Charitable Reforms Face Roadblock in the House
(Nov. 7, 2005) A key Democratic staffer in the U.S. House of Representatives has indicated that the Senate Finance Committee's proposed charitable reforms are 'off the table' and will not be considered by the House at this point.
John Buckley, Democratic tax counsel with the House Ways and Means Committee (the Senate Finance Committee's counterpart in the House) told an American Institute of Certified Public Accountants panel that there never was much support for the reform in the House. He also indicated that support in the Senate was dwindling.
Buckley noted that the sector's response was especially crucial in stopping the reforms. It was critical that the sector did not deny any problems, he said, but instead proposed its own modest proposals that included some government action as well as additional self-regulation.
Despite the loss of momentum for the reforms, Buckley cautioned the sector that close scrutiny was far from over, noting the Finance Committee's recent investigation of Benjamin Ladner, former president of Washington, D.C.-based American University. Finance Committee Chairman Charles Grassley (R-Iowa) recently made inquiries of the university following reports of compensation issues relating to Ladner's lifestyle and severance package.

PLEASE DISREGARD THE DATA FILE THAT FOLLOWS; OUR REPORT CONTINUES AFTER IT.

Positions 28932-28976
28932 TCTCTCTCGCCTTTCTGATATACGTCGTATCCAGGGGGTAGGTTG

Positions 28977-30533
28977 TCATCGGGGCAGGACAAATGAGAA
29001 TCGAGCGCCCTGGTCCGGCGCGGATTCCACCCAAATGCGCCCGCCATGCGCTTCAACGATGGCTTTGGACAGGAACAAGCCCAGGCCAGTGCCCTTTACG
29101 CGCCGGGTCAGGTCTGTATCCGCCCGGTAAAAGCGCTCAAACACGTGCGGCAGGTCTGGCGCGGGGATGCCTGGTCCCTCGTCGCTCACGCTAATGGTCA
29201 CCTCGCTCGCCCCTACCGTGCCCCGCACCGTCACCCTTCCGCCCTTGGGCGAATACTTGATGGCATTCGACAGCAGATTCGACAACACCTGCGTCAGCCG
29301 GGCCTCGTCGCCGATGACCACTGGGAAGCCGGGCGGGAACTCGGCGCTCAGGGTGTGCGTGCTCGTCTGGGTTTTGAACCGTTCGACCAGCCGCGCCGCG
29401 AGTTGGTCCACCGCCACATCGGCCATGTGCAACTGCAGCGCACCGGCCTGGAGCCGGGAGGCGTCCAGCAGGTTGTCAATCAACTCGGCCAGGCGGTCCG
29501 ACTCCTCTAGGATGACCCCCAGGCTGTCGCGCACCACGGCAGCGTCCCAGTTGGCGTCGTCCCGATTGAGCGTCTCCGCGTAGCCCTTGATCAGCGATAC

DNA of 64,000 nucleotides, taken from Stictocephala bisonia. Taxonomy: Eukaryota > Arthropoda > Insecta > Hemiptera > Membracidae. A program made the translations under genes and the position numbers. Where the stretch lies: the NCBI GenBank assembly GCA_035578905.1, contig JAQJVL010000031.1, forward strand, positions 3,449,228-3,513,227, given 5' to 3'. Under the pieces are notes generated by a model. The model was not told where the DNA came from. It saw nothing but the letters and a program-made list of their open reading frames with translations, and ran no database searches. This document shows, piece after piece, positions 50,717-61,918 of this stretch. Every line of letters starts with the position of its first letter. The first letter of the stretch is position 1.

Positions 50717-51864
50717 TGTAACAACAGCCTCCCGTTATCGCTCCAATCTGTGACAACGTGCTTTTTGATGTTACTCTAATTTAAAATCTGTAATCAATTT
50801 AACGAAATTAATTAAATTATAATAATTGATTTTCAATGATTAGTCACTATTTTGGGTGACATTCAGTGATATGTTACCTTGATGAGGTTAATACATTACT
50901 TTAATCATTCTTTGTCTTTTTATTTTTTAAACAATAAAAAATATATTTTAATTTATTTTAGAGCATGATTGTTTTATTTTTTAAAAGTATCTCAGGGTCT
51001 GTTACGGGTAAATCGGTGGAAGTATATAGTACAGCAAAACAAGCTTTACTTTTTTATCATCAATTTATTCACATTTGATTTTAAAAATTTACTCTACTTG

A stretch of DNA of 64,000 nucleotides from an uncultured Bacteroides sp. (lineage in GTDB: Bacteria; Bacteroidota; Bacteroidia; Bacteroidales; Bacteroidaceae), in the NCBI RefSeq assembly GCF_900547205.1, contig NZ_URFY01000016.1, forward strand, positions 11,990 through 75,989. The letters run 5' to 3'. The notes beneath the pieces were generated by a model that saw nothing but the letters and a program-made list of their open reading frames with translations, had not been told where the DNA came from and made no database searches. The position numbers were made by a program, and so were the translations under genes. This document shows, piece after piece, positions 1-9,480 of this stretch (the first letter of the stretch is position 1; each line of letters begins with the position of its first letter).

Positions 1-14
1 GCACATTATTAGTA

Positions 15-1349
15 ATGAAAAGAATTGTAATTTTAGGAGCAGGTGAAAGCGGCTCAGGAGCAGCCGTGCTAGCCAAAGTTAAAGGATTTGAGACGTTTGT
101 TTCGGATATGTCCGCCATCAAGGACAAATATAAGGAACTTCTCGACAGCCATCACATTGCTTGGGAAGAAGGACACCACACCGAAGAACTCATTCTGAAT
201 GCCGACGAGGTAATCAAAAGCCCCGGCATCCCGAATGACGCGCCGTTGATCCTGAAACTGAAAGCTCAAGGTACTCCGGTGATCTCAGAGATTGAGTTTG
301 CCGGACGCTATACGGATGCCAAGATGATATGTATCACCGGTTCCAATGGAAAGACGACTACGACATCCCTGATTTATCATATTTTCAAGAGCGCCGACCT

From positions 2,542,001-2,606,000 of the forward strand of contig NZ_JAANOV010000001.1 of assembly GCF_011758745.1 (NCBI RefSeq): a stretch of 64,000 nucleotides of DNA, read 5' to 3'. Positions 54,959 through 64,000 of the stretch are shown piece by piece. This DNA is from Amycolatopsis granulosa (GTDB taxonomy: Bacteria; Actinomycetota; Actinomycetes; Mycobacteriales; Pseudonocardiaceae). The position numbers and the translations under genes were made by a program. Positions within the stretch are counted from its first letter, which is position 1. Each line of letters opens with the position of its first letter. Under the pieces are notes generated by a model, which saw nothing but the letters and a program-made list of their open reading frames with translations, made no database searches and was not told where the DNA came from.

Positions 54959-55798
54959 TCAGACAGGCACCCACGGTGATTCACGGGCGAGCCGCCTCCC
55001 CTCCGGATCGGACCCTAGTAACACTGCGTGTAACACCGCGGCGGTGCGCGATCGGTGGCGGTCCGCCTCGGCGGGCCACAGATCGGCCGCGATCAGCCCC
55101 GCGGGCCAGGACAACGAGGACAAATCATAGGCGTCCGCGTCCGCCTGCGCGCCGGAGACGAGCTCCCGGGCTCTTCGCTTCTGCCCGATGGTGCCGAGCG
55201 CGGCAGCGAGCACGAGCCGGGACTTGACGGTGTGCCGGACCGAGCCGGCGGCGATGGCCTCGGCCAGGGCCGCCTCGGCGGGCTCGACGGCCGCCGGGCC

In addition, there continues to be discussion of possibly moving the CARE Act and other charitable giving incentives together with some of the reforms proposed by Grassley and his committee. It's difficult to foresee at this moment how the House would respond to such a proposal if it passed the Senate.
AFP continues to closely monitor the work of the Senate Finance Committee and to meet weekly with key congressional offices on these issues.
AFP also is beginning to push again for passage of the Charity Aid, Recovery and Empowerment (CARE) Act. The bill, S. 1780 in the Senate and H.R. 3908 in the House (where it's known as the Charitable Giving Act), includes the IRA Rollover provision, the non-itemizer deduction and enhanced incentives for gifts of food and book inventories.
For more information on the CARE Act, click here.
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